The queue to get up the Eiffel Tower

Photo Credits: BenJTsunami – See original here.

From time to time one of our portfolio companies gets to be featured on a prime time TV show (A Current Affair, Today Tonight…). This has obvious benefits for the business in terms of publicity, but it comes at a price for the poor servers that have to serve millions of requests in a very very short time frame.

In that context you can assume that your site WILL go down at some point (unless you’ve spend big bucks to build a very solid infrastructure which IMO would be a mistake in the agile startup context). So in this post I will list easy simple measures that you can take to make sure that when your site gives up, it does it in the nicest possible way for your business :)

Let me first detail the actual impact that coverage like this has on a website:
In the next 30 sec following the first mention of the site’s name, traffic will start flooding in. We are talking 3-5000 new visitors per… second. And that’s the whole challenge!

A traditional traffic increase coming from a mention on a popular blog, social news site or newspaper (Techcrunch, Digg, SMH…) brings you lots of traffic but does it quite gently. By that I mean that new visitors will come gradually across a couple of hours or even days and this is easily explainable by the fact that not everyone gets to click on your site’s link at the same time since readers would become aware of the story at a different time (as they read through their RSS feed, browse the blog, read the newspaper at the local cafe and then come back to their computer and enter the link).

On TV it’s a different story. When a show with an audience greater than 1 million drops your site’s name you get instant massive traffic as a large part of the show’s audience (the ones watching TV with a laptop on their laps raise your hand ;)) decide to have a look at your site in a very short time frame (under a minute really…).

See illustration attempt on this award winning piece:

Traffic surge illustration

Before the storm:

– Get your 503 page ready: Make a nice but simple error page (inline css, no images etc… ideally it should only take 1 request for your server to display this page).  Explain to your visitors what’s happening and tell them what to do next (no dead end).
Have a simple form where they can leave their email address (outsource that to Wufoo for example so that your database doesn’t die while recording 100.000 email addresses…).
Have links to your Twitter and Facebook pages where visitors can follow you etc. That will give them something to look at and a way for you to get back to them. So redirect traffic to friendly places (Twitter, Facebook) that have the infrastructure to deal with the traffic.

– Have a landing page: To ease the load on your servers prepare a static landing page in the same spirit as the error page. The idea is to spare your database and servers as much as possible. Greet your visitors and direct them to what has the most value to your business (if it’s sales then direct them to featured products, if it’s membership then collect their email address, if it’s downloads for your iphone app then give them the direct link to itunes straight away, etc. What’s important there is to go to the point, successfully convert their visit and… get rid of them! Next! ;)).

– Don’t do last minute changes / tweaks. If minutes before the program starts you decide to upgrade the database well… you are minutes from a disaster :)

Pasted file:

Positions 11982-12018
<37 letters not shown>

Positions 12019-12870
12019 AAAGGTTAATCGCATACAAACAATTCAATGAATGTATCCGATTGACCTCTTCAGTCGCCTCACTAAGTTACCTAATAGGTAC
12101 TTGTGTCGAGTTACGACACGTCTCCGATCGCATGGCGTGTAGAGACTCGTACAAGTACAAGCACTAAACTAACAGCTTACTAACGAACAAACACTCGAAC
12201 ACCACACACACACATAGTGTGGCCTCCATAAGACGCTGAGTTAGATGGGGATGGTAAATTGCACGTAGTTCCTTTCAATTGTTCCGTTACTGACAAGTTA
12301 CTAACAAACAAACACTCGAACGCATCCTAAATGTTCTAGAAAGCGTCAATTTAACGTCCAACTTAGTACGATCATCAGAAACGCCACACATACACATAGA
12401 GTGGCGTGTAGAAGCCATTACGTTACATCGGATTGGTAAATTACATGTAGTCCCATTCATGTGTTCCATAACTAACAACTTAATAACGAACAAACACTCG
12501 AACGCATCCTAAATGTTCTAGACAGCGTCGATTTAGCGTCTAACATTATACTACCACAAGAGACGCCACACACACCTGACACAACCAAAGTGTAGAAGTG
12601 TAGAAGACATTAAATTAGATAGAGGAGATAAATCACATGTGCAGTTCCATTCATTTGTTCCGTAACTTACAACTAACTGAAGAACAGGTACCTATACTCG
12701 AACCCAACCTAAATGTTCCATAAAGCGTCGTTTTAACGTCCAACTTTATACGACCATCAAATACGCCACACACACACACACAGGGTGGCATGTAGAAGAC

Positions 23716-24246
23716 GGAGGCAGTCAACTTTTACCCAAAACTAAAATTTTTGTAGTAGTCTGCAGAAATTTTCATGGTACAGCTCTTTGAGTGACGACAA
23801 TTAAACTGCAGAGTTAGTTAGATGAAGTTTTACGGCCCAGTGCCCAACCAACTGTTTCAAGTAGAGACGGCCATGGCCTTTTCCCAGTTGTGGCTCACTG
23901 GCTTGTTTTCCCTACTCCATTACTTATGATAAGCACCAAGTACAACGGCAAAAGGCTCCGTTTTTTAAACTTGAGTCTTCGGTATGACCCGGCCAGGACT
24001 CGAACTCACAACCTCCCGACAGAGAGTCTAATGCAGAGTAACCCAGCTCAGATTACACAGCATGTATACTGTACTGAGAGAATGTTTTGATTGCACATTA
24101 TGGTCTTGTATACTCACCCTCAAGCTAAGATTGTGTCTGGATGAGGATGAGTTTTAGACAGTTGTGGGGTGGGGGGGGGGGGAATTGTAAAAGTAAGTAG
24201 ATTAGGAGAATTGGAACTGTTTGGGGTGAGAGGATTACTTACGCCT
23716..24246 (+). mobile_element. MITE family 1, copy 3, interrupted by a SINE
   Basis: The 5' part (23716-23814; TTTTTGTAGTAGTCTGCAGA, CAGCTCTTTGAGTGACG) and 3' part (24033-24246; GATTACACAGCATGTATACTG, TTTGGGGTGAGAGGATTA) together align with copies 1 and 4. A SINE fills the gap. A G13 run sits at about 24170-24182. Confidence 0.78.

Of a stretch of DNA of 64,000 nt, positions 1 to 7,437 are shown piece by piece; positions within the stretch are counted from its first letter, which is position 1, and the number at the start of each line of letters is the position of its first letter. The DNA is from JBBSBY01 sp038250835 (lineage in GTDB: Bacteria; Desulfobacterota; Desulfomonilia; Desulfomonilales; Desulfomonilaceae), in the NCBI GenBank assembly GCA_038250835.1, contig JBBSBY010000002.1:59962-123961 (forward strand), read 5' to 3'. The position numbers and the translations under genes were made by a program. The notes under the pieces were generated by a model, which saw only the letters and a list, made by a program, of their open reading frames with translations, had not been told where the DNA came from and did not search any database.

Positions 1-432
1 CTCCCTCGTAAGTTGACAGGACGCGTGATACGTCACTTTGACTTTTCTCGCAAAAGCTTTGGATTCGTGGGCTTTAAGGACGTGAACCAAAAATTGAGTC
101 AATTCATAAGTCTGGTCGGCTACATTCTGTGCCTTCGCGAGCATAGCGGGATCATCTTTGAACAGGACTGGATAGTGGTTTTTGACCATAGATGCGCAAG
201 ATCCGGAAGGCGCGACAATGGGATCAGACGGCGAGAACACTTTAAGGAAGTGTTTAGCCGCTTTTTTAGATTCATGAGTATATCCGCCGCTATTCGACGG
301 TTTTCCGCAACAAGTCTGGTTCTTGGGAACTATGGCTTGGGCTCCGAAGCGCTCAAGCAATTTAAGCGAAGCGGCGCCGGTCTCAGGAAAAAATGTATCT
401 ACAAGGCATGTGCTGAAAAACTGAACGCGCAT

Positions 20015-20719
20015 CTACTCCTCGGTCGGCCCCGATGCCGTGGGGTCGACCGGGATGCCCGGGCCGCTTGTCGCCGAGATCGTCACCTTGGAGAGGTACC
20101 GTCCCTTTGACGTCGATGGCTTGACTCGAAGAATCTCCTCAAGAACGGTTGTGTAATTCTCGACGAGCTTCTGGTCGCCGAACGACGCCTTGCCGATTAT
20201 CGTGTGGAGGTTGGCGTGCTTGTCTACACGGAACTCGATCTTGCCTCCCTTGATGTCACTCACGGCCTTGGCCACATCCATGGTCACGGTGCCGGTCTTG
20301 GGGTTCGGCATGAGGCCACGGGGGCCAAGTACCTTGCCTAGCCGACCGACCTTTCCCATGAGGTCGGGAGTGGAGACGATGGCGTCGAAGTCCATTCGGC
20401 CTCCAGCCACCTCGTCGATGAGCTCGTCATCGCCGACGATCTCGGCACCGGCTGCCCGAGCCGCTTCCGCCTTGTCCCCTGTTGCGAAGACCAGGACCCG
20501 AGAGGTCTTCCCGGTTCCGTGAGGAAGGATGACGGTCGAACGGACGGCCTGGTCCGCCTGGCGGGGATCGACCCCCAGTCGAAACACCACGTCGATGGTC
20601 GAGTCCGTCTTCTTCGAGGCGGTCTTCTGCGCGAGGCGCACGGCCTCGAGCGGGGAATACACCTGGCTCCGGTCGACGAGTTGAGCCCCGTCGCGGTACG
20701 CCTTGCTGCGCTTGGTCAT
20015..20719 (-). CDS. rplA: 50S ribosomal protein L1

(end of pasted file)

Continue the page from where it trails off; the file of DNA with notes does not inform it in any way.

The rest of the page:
– Have your whole team on standby: Often the large audience shows are on outside of the regular office hours (that’s why they have large audiences :)). So make sure that you are organised with your team so that you have everyone you need around you.

– Beware of collateral damages: You shouldn’t have your email application running on the same servers than your website but in case you do beware that your communication tools will go down with you site… Which would leave you with no live site and no way to reach your system admin etc… So as much as possible silo your tools so that when one goes down it doesn’t have a domino effect on your whole infrastructure.

During the storm:

– Watch the conversation happening and engage: Make sure that your team is ready and watches the Twitter, forum and Facebook conversations. Your competitors will certainly be there trying to collect the traffic and doing so by eventually damaging your brand name. So you need to be there and engage.

– Don’t panic: No live changes! And if the site is down so be it. Just stay calm and no, standing behind your tech team asking them “is it back?” every 2 seconds won’t make it come back faster :)

– Collect the data: Monitor the traffic and record everything you can for later analysis.

After the storm:

– Keep your eyes open: It’s current practice for shows to share footage across the network’s channels and the piece on your startup can be aired again the following day in a different show and at a different time. So beware of the second wave of traffic the next day.

– Learn from your mistakes :)

Is there anything that you would add to this list? Let me know in the comments :)

I’ll be curious to know what coverage in a show like Oprah does to your site… Apparently something in the lines of “ten months’ worth of average daily volume in one day”.

  • Loic Golliard

    Great post! Especially liked this part:
    “Your competitors will certainly be there trying to collect the traffic and doing so by eventually damaging your brand name. So you need to be there and engage.”
    Would be interesting to see the stats of people who left their email addresses and came back later on ;)

  • Josephine Sabin

    Reading: How to handle a tsunami of peeps to your startup website -like a pro- when prime time TV profiles your brand.#spreets#pollenizer